Principal Investigators

Rebecca Dudovitz, MD, MSHS

Project Summary

The research team is evaluating the impact of Advancement via Individual Determination (AVID) – a college preparatory curriculum targeting students in the academic middle – on students’ academic performance and health outcomes. Investigators will explore whether and how AVID changes peer networks and relationships with teachers, whether those changes lead to improvements in academic and behavioral outcomes and, if so, what the relative importance of peer versus adult network changes are. In addition to examining the effects of AVID on participants, the researchers will examine how exposure to AVID impacts the academic achievement and health of high-performing non-AVID peers. These results will help guide school and health policy and will serve as a foundation for future social network interventions. 

Award Amount & Duration

$ 400,000 and 30 months

Grant Start Date
November, 2016

The Medicaid Fee Bump: Increased Reimbursements to Primary Care Providers and Health Care Utilization Among Dual-Eligibles with Chronic Conditions
Principal Investigators

Hye-Young Jung, PhD

Mark Aaron Unruh, PhD

Project Summary

The project team is exploring how the Medicaid primary care fee bump affected the health and costs for beneficiaries with chronic conditions who are covered by both Medicare and Medicaid. The investigators are evaluating whether higher reimbursements to providers for primary care services led to better care and lower overall health care costs for this patient population. The results of the study will provide evidence about whether higher reimbursements to primary care providers are likely to make health care for dual-eligibles more equitable compared to the broader Medicare population.

Award Amount & Duration

$279,750 & 18 months

Grant Start Date
August, 2016

Breaking Down Barriers to Preventive Care: The Impact of Prenatal Care Expansion to Immigrant Women in Oregon
Principal Investigators

Jens Hainmueller, PhD

Duncan Lawrence, PhD

Maria Isabel Rodiguez, MD, MPH

Jonas Swartz, MD, MPH

Project Summary

The project team is examining the causal effect of access to prenatal care for immigrant women on maternal and infant health outcomes and state economic impacts. The investigators are comparing undocumented and recently arrived immigrant families before and after the staggered implementation of Oregon’s Citizen Alien Waived Emergent Medical (CAWEM) Plus program, which provides access to prenatal Medicaid services for undocumented women. Results will help inform state-level policy and access to prenatal services for immigrant families.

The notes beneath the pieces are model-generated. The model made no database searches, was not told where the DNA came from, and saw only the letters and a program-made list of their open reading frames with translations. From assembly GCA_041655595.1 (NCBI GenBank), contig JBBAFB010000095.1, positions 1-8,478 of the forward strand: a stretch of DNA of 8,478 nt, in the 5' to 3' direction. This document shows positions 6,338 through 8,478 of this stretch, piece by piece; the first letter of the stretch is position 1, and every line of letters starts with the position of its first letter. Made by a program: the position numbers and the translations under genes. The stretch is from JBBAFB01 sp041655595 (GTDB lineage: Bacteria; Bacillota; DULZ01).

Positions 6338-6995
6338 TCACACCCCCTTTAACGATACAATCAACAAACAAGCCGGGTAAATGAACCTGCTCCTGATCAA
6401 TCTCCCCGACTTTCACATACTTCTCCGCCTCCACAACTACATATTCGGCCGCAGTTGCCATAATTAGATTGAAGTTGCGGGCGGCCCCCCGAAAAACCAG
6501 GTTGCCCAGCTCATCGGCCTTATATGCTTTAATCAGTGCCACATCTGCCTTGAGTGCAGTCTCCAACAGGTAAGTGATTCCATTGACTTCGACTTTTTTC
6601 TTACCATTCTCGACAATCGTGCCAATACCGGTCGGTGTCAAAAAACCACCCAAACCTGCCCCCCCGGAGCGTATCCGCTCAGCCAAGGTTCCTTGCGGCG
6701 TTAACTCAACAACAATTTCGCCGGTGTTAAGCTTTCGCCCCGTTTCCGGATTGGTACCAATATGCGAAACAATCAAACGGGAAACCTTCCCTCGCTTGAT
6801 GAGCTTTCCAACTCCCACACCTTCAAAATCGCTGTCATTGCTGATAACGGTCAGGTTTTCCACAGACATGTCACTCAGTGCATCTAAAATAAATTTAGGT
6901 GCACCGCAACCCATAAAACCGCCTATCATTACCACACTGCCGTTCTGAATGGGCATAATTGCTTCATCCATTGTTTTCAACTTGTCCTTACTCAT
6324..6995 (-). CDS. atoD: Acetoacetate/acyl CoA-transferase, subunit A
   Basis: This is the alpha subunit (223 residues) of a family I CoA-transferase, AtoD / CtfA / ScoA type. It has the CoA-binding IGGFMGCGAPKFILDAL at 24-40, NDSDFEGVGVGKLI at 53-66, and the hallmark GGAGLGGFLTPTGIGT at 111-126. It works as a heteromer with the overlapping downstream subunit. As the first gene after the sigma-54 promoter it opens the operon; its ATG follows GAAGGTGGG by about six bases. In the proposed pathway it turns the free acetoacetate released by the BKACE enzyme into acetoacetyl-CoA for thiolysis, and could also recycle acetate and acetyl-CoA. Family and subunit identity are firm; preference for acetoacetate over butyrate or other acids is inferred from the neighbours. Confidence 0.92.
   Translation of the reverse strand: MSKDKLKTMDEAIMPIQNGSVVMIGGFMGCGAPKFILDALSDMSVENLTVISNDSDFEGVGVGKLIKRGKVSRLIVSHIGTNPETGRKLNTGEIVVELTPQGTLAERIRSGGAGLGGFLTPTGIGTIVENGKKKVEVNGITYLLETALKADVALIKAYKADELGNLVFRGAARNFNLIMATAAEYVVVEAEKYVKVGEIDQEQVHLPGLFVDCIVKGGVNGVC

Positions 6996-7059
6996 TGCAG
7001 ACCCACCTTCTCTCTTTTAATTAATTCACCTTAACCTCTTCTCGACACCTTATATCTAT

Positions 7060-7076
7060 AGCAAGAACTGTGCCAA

Award Amount & Duration

$70,150 & 12 months

Grant Start Date
August, 2016

Worksite Wellness: A Field Experiment on Participation Incentives & Selection into Wellness Programs
Principal Investigators

David Molitor, PhD

Damon Jones, PhD

Julian Reif, PhD

Laura Payne, PhD

Project Summary

The project team is conducting a randomized controlled trial to examine the effect of workplace wellness programs on health, medical utilization, and well-being.  Investigators will particularly focus on the role of incentives and peer effects in influencing self-selection into worksite wellness programs, and whether these programs differentially attract certain employees over others. Results will help identify ways in which leveraging various types of financial or social incentives might generate cost savings within the existing design of wellness programs.

Award Amount & Duration

$ 200,000 and 18 months

Grant Start Date
July, 2016

Overlooked Health Implications of Water Policy during Drought and Extreme Temperature Events
Principal Investigators

Kurt Schwabe, PhD

Bruce Link, PhD

Mindy Marks, PhD

Project Summary

The project team is assessing whether there is a causal effect of adverse weather events on indicators of population health, and if water policy affects the strength of the link between adverse weather conditions and health. To conduct this research the investigators are creating a dataset that will include health measures, indices of drought and extreme temperature, and water policy measures, parts which will be publicly available for future research. Resulting evidence will encourage and inform water policy that considers the health consequences of drought and extreme temperature alongside other impacts in the development of wise and equitable plans for the distribution of scarce water resources.